first: We own no drug stocks. What few we had got sold by Berko while I was away. And there is not an ounce of recrimination from me for that move.
What happened to the drug stocks, which have been my fave for so long?
They are the casualty of the worldwide recovery. There is just so much nonindex money out there buying stocks, and that money has to sell something to buy other things. The something in this case is the drugs. I cannot emphasize enough how important this "source of funds" type of thinking is. These days, the only way big mutual funds can beat the market is to sell a large
sector that they think may underperform and buy sectors they think will do better than the index. The drugs are a natural underperformer in a world where the economy is improving, not getting worse or in crisis.
Can you bet against this new consensus? I don't think it's worth it to second-guess such a rotation. There are lots of secular reasons why the drugs make sense to sell. The federal government is sick of paying high prices for drugs. The competition among the drug companies has never been as intense (for the longest time, only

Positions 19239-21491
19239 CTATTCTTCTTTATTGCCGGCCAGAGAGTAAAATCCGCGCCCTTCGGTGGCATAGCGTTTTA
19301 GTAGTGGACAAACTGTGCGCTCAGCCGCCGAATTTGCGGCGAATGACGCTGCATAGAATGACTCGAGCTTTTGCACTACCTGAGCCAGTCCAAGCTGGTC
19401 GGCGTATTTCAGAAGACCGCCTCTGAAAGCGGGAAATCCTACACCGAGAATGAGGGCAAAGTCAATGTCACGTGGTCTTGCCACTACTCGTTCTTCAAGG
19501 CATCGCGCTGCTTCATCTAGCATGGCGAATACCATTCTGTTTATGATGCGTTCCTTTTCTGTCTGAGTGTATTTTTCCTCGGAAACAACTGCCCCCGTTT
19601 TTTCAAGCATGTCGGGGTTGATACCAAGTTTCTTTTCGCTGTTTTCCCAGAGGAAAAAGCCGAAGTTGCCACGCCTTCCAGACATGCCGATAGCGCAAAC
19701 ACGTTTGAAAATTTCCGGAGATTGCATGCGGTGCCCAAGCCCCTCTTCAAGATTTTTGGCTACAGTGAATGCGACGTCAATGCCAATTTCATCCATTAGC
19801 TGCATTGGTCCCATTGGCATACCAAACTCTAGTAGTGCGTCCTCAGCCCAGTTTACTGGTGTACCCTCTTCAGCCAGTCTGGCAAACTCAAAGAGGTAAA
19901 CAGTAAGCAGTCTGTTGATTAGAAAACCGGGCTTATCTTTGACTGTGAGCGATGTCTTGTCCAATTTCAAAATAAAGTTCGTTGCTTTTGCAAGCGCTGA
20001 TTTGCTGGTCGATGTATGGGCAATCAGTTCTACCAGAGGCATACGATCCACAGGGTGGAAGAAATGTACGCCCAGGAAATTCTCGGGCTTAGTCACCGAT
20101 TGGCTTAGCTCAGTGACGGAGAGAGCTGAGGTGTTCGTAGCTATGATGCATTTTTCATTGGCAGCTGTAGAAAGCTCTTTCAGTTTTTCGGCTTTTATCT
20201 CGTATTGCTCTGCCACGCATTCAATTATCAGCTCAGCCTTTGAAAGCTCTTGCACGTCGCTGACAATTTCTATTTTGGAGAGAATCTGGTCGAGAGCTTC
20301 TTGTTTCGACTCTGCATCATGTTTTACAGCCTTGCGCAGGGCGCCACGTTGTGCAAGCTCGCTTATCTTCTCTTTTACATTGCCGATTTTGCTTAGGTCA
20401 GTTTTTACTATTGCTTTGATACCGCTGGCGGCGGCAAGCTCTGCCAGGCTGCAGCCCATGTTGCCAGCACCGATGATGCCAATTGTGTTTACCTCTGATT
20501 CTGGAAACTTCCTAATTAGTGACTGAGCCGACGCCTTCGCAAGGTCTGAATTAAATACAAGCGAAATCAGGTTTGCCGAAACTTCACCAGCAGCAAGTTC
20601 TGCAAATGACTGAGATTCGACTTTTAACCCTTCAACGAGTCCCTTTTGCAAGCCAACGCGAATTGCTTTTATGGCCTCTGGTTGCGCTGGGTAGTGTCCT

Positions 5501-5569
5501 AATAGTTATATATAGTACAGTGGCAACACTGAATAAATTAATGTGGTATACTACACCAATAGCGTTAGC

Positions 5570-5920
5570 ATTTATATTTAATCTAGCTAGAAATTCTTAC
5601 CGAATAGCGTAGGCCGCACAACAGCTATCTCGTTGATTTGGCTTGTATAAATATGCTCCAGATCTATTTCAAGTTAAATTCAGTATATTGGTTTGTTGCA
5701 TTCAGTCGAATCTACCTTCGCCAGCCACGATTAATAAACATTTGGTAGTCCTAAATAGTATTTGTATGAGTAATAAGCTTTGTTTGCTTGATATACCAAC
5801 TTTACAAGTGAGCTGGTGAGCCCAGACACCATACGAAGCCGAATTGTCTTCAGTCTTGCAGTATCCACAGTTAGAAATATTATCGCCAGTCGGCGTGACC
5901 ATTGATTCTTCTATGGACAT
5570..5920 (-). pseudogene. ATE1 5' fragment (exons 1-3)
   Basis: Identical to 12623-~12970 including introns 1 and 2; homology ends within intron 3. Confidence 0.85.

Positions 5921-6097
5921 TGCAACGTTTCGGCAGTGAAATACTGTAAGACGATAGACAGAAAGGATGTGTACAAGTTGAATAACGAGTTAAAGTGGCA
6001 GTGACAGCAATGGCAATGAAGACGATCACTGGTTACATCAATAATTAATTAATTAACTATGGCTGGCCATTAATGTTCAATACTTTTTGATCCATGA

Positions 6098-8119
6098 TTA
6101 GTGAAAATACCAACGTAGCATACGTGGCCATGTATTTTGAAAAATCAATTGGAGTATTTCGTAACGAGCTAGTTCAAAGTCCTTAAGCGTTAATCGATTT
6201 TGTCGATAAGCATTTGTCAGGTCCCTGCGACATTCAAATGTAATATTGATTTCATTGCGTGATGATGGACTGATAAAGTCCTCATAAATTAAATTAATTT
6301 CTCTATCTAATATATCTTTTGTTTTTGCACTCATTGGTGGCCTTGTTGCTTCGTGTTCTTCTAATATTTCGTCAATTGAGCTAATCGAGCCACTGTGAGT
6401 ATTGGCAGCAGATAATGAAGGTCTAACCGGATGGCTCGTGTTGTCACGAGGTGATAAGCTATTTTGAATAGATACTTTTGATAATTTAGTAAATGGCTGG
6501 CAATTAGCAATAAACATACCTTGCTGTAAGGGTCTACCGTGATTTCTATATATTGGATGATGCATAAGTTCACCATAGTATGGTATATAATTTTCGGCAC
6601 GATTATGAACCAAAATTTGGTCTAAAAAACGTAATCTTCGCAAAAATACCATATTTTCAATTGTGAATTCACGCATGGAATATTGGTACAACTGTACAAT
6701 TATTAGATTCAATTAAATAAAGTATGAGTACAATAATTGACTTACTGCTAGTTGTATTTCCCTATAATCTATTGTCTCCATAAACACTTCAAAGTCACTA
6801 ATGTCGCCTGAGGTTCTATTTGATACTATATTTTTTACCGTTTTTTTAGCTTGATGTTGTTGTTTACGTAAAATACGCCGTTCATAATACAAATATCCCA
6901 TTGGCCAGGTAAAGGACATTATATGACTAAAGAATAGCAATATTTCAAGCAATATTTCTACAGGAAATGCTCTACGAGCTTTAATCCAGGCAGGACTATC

seemed like class acts, but now everybody seems like one, even the
, which means there is too much competition).
These are weak-dollar stocks, and the dollar is getting stronger, not weaker, especially vs. the euro. And if you can buy drugs on the Net, soon the buying power will go to the Net buyers (
, etc.) vs. the cozy drug oligopoly. (We saw this happen once before, when
and its compadres used to pit the drug companies against each other. But then the drug companies bought these mail-order competitors and wiped out the competition.)
Don't underestimate the power of Bezos & Co. to dictate pricing on the chronically prescribed drugs. It will happen. Of course, some of the drug stocks will get to be too cheap and will be good for a trade. But it will be for a trade only as far as I am concerned.
What would change things for me? Not much. Pfizer and Merck both had not-so-hot quarters. They won't report new quarters for three months. That might be a good time to look again. No Y2K worries and a summer slowdown in tech might make them seem terrific.
Talk to me in July.
James J. Cramer is manager of a hedge fund and co-founder of TheStreet.com. At time of publication, his fund had no positions in the stocks mentioned, although holdings can change at any time. Under no circumstances does the information in this column represent a recommendation to buy or sell stocks. Cramer's writings provide insights into the dynamics of money management and are not a solicitation for transactions. While he cannot provide investment advice or recommendations, he invites you to comment on his column at
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